King of the ivories . . . Denis King at home in Walberswick
PUBLISHED: 16:47 23 June 2014 | UPDATED: 16:47 23 June 2014
Denis King’s musical talents make him a hit with the locals down at Suffolk’s Notting-Hill-on-Sea, discovers Lucy Etherington
“This is the man who wrote the theme to Black Beauty!” said Emma Freud, introducing composer Denis King to a circle of her famous friends at one of her summer soirees.
“You’re joking!” cried the comedienne Sue Perkins. “I used to love that show, I grew up with it!”
Without further ado, Denis was escorted to the nearest grand piano and ordered to play the aforementioned tune. He was slightly astonished, having written the score for the ITV children’s drama about a girl and her horse back in 1972. As he played, he looked around and saw the room begin to fill.
“The room was packed with celebrities,” he says. “Everywhere you looked was a familiar face. When I finished there was lots of applause and I thought: ‘What a bizarre scene!’”
Not quite so bizarre when you consider that a) most women (and some men) over 35 can hum the theme to The Adventures of Black Beauty and b) Denis happens to live in Suffolk’s celebrity hotspot, Walberwick, hence his star-studded audience.
When I pay Denis a visit, I don’t see anyone famous in the Co-op (sadly), but I am deeply aware that his next door neighbours are the Freuds, including Emma who is of course married to screenwriter Richard Curtis, author Esther married to the actor David Morrissey and PR Matthew married to Elizabeth Murdoch. No wonder the place is such a luvvie-magnet it has been dubbed Notting Hill on Sea. Captain Phillips director Paul Greengrass has a home on the edge of the village.
“There was a rumour going around that Johnny Depp was moving here,” Denis chuckles. “It’s getting ridiculous. Imagine if they all got involved with the village hall productions. . .”
We pause over our coffees and picture a cross between Love, Actually and The Bourne Supremacy enacted by am dram enthusiasts – of which there are many in this creative little enclave. Perhaps not as improbable as it seems. Denis himself helped stage a local production of The Wind in the Willows musical he co-wrote with Keith Waterhouse.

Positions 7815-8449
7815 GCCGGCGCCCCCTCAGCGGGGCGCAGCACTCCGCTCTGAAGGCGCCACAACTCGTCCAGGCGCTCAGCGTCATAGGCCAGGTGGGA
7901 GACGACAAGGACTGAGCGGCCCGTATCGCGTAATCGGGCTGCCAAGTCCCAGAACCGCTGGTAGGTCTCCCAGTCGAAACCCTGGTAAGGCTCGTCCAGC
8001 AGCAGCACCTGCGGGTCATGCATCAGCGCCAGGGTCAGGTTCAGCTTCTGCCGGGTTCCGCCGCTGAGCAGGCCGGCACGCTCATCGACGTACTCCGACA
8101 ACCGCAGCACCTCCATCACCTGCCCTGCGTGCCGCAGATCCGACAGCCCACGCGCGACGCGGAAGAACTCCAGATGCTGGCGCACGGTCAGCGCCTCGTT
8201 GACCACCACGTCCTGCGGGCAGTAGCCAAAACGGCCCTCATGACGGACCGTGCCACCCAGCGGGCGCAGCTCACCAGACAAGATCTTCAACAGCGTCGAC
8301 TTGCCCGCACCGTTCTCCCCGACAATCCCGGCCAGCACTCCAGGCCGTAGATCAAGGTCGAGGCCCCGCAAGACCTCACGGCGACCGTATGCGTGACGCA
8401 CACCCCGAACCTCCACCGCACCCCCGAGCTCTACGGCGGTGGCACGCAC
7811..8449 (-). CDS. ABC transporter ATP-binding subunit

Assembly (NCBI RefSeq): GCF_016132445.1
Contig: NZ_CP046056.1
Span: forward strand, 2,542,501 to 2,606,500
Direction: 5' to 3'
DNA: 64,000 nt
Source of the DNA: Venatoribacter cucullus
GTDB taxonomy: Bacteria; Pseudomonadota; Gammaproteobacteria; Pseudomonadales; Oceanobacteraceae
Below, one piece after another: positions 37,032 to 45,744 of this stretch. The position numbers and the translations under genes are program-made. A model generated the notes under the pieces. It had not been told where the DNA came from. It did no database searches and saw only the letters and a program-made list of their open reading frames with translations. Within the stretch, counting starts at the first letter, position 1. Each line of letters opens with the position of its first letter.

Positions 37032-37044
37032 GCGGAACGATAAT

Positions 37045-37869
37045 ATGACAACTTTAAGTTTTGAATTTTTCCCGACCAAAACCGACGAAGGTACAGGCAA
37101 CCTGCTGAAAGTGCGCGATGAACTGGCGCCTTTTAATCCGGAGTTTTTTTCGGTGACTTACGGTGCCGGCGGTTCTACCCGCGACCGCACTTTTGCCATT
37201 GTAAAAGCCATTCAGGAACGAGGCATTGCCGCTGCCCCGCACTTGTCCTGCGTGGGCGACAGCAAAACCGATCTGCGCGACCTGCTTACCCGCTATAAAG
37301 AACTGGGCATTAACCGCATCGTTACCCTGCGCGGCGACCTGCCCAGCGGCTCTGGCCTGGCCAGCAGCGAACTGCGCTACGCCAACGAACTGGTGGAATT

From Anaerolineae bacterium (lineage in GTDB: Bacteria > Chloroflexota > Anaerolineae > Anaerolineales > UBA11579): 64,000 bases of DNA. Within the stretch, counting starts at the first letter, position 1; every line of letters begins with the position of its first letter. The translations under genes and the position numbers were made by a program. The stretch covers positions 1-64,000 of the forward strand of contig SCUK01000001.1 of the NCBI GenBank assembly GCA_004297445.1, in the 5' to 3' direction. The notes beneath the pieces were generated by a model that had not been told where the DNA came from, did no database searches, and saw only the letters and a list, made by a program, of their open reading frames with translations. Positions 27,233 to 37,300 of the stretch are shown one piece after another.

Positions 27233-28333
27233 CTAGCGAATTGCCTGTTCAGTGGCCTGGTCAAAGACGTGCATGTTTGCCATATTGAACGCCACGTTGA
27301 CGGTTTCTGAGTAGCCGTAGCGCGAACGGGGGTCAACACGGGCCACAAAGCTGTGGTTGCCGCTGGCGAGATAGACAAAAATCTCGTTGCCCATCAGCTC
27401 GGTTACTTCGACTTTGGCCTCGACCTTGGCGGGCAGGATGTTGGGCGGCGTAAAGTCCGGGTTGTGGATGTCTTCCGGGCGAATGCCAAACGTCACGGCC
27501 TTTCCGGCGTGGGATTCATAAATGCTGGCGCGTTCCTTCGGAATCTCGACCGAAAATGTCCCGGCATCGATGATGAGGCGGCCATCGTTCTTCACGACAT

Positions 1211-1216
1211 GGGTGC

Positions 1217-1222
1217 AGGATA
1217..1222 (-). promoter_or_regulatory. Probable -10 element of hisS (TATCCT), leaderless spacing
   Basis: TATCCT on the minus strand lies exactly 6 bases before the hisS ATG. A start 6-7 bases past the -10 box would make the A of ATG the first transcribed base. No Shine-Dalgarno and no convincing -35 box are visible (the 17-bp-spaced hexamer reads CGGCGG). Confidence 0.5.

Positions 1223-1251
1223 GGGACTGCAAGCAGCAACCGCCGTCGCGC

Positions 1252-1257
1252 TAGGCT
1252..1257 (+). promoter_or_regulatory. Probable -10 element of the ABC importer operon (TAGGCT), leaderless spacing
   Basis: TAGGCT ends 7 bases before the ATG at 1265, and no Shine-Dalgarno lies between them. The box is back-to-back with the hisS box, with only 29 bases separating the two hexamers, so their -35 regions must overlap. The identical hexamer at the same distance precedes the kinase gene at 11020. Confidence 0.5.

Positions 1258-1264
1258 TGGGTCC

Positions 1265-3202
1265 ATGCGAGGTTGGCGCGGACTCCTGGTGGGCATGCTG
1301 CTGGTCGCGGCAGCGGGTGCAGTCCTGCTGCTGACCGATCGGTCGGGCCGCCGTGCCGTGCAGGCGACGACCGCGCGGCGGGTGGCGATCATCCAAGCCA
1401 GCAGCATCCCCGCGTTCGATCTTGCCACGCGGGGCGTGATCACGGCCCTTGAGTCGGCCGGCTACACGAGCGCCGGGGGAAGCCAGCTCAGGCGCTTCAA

“It was actually pretty good,” he admits. “We have some genuine talent here.”
High praise indeed from a man who has worked extensively with Alan Ayckbourn, was good friends with Dudley Moore, has won two Ivor Novello awards, one for his musical Privates on Parade, the other for Black Beauty.
His long career began when he was 13, touring music halls with his siblings in The King Brothers – “Britain’s first boy band,” he jokes – and he’s known some genuine legends. Indeed, Denis has so many great stories – all told with the same self-deprecating wit that has me giggling very unprofessionally – that my interview over-runs by an hour. Luckily these are all going into a memoir, which he is currently recording as an audiobook.
Yet it wasn’t the celeb-sparkle that drew Denis and his second wife Astrid to the Suffolk coast. It began, as all great life-changing decisions, with a whim.
“Astrid and I had a lovely life in Hampstead,” he says. “Our son Alex went to school in St John’s Wood. I’d lived in London all my life and just fancied moving to The Countryside – having no idea what ‘The Countryside’ was. I had this romantic idea of it. Astrid, who grew up in the Connecticut countryside, loved London. I knew I’d have quite a job convincing her.”
He knew Suffolk vaguely from writing music for the TV series Lovejoy, which was filmed in villages around Lavenham, and having played the Southwold Theatre once with Maureen Lipman in their hit show Re: Joyce. When a friend offered him use of a weekend home just to try out the area, he decided to give it a go.
“We turned up on a wet, grey November day, really nasty weather, and Astrid turned to me and said, ‘This place feels good’,” he recalls.
After a year they decided to buy a house. Denis built a recording studio in his attic and wrote a musical, West 5 Story, which has just played at the Questors Theatre in London’s Ealing. Every morning without fail he can be found on the beach with about half a dozen free-spirited creative types and their dogs, who swim in the North Sea throughout the year – even in winter.
“I used to swim in the Hampstead ponds, even when they had to break the ice before we got in,” he says. “It’s a joy. Even on the most appalling day, you look out and there’s a wind howling and it’s peeing with rain, dark clouds – I almost enjoy it more. People think we’re mad, but it must being doing something good!”
Come the famous local Christmas Day Swim, Denis and his nicely acclimatised swimmers calmly stroll into the sea as though taking a summer dip, surrounded by hundreds of shrieking purple bodies in their underwear.
Unlike a lot of ex-pats, especially the weekenders, Denis and Astrid have embraced village life, which has in turn embraced them.
“The realisation that people could be so nice to each other!” he says. “Hampstead is pretty, but you’d get a cursory nod from the neighbours if you were lucky. This village envelops you. If you get into any trouble, 20 people turn up to help.
“It was love at first sight really, everything about the place. And it’s never let us down. Whenever I have to go to London, I can’t wait to get back to Walberswick. It’s home.”